On May 25, 2010 The Potomac Institute for Policy Studies International Center for Terrorism Studies hosted a discussion of Prof. Yonah Alexander's book Terrorists in Our Midst (Praeger, 2010).  Terrorists in Our Midst examines the threat of foreign-affinity terrorism on US soil, at a time when recent cases including the attempted Times Square bombing, the "Jihad Jane" case, and others, suggest a growing risk of terrorist sympathizers living and plotting inside the United States.  Panelists included contributors to the book. Click below to watch a video of the event.  

Please note: The views of guest speakers are the speakers' alone and do not represent the views of the Potomac Institute for Policy Studies or its staff.  The Potomac Institute is a non-partisan, not-for-profit research organization dedicated to the free exchange of ideas for the purpose of informing public policy.

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On May 24, from noon-1:30 pm, the Potomac Institute for Policy Studies' Center for Neurotechnology Studies presented a lecture by visiting scholars Adriana Gini, MD, and Vito Antonio Amodio, MD, PhD. The program was hosted by Prof. James Giordano, PhD, director of the Center for Neurotechnology Studies. Registration is required.

Dr. Gini presented a talk entitled "Is Morality Innate?"in which she addressed the intriguing question of whether we are born with a sense of right and wrong. Recent studies in infants have shown that rudimentary moral cognition is present, and that education and culture are important elements to moderate and shape it.  Dr. Gini explored the implications of these findings, including whether this knowledge could lead us to employ neurotechnology to achieve moral enhancement/enrichment.

On April 23, the Potomac Institute for Policy Studies' International Center for Terrorism Studies presented a panel discussion entitled "Central Asia Strategic Outlook: Quo Vadis?"  The program addressed recent developments including the change of government in Kyrgyzstan; Kazakhstan's support for nuclear non-proliferation; and issues related to terrorism, insurgency, and Russian and Chinese roles in the region.  Click below to watch video of the event.  (Due to technical difficulties with a webcast internet connection, the video has been split into two segments. )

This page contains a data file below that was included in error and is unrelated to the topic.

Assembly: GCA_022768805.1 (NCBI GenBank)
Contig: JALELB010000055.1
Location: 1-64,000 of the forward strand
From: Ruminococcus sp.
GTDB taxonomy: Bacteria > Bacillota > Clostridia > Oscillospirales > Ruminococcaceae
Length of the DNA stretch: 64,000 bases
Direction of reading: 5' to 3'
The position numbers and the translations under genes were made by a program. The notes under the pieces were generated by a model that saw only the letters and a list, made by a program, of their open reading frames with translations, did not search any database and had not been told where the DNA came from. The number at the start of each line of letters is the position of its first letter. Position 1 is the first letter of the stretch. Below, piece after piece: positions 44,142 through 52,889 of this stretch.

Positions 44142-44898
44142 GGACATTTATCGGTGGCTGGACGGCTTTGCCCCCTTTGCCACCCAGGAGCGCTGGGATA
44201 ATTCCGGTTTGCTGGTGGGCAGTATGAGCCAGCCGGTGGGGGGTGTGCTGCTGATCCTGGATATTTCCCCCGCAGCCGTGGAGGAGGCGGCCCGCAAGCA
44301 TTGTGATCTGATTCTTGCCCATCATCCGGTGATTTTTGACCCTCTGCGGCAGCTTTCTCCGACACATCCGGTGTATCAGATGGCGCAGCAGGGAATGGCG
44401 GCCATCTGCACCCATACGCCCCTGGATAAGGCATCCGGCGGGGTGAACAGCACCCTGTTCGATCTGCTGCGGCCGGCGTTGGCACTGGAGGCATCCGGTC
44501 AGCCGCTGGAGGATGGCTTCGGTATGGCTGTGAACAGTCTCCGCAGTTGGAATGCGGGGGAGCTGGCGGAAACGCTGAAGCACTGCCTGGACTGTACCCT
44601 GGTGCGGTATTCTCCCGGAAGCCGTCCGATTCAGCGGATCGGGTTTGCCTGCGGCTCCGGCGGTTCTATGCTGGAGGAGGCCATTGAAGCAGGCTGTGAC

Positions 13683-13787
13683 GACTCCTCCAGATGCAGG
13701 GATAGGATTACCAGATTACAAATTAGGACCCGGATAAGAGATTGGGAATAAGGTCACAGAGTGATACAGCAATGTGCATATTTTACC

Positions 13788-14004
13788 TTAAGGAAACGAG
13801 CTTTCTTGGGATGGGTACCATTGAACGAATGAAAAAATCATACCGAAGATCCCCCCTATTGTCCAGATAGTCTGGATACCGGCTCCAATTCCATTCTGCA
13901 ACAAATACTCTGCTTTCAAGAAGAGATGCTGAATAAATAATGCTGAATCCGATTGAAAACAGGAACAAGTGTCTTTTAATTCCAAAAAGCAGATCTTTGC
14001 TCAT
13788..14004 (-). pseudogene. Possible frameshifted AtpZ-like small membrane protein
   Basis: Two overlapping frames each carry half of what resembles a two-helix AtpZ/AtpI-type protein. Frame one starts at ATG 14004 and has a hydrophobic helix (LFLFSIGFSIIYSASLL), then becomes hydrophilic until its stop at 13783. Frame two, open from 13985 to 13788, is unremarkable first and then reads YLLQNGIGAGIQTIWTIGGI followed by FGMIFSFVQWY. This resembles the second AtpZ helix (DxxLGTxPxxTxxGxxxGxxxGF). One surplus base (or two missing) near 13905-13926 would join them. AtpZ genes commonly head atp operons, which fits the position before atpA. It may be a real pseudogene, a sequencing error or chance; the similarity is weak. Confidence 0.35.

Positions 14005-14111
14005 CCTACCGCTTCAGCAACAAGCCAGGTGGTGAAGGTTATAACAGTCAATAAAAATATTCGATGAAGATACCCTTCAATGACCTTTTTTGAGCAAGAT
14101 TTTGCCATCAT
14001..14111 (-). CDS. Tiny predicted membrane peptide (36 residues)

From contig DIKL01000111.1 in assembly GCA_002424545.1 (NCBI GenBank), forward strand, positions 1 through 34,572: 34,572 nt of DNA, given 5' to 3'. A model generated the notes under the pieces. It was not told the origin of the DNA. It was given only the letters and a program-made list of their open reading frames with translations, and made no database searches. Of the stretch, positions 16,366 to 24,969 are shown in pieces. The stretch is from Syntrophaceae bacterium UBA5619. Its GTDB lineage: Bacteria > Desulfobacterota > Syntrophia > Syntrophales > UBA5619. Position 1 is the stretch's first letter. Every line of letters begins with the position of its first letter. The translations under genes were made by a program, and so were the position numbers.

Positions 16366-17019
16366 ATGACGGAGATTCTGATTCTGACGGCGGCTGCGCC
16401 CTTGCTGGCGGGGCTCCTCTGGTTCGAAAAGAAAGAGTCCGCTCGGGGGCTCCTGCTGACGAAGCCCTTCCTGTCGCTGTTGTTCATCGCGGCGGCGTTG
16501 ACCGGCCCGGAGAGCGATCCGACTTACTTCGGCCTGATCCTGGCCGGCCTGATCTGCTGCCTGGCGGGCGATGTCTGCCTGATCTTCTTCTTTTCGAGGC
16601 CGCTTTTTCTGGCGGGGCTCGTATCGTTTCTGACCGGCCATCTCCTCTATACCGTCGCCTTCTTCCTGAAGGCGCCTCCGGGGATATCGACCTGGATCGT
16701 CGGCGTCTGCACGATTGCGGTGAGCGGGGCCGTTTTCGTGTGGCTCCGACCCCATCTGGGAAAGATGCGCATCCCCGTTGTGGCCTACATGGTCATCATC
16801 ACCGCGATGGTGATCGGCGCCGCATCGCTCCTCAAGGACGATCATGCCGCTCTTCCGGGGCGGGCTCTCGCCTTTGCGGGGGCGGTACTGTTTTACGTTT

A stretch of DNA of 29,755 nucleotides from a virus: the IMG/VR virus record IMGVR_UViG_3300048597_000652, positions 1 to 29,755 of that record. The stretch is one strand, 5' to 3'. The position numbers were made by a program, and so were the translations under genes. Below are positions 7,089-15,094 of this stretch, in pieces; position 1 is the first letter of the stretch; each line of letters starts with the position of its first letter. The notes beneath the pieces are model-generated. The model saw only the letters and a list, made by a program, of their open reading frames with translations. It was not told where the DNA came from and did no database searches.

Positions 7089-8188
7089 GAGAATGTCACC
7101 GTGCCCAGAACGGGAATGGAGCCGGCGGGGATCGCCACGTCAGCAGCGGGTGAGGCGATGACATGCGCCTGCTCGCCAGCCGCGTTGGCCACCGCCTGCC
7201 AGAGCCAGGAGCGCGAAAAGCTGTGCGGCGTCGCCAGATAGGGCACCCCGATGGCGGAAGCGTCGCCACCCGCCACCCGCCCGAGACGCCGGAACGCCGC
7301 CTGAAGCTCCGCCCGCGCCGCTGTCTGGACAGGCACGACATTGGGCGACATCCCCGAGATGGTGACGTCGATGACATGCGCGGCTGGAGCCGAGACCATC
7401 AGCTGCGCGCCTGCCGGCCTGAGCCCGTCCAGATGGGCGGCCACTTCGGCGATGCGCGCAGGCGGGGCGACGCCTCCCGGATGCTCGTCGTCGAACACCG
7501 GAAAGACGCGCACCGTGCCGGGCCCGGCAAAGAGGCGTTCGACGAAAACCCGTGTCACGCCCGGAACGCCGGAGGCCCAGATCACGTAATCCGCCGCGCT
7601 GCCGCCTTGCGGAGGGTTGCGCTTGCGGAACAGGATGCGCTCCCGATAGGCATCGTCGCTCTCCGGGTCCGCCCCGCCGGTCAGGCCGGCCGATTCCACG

Please note: The views of guest speakers are the speakers' alone and do not represent the views of the Potomac Institute for Policy Studies or its staff.  The Potomac Institute is a non-partisan, not-for-profit research organization dedicated to the free exchange of ideas for the purpose of informing public policy.

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On April 23, the Potomac Institute for Policy Studies  presented a guest lecture by Daniel Hall-Flavin, MD, Assistant Professor of Psychiatry and Consultant in the Department of Psychiatry and Psychology at the Mayo Clinic.  Dr. Hall-Flavin's talk was entitled "The Cave that DSM Built? What Arrhythmias and the School of Athens May Have to Teach Us About the Future of Psychiatry."
 
In his talk, Dr. Hall-Flavin addressed how recent advances in medicine have enabled earlier and more specifically targeted interventions to treat disease. Consequently, there has been a substantial decline in both morbidity and mortality for many conditions.  Many illnesses, previously considered fatal, are now known as chronic disease states. However, despite advances made in the field of psychiatry, mental illness continues to be cited as the preeminent cause of global disease burden. This is due to a number of factors, including: 1) the lack of universal consensus as to what constitutes a mental disorder; 2) the dearth of knowledge of biological causation of currently classified mental disorders; and, 3) the inability to target interventions aimed at specific pathophysiologic points at less advanced stages of disease evolution.

The International Center for Terrorism Studies at the Potomac Institute for Policy Studies held a special seminar on Tuesday, March 23, from noon until 2 pm, entitled "Inter-Regional Security Challenges: Crime and Terrorism in the Maghreb and Europe."

Panelists included Margaret H. Nardi, Director, Office of Maghreb Affairs, Near Eastern Bureau, US Department of State; Prof. William Olson, Near East and South Asia Center for Strategic Studies, National Defense University; Dr. Fernando Jimenez,
Former Senior Official of the Government of Spain; and Charlie Szrom, Program Manager, Critical Threats Project, American Enterprise Institute.

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The Potomac Institute for Policy Studies is an independent, 501(c)(3), not-for-profit public policy research institute. The Institute identifies and aggressively shepherds discussion on key science and technology issues facing our society. From these discussions and forums, we develop meaningful science and technology policy options and ensure their implementation at the intersection of business and government.

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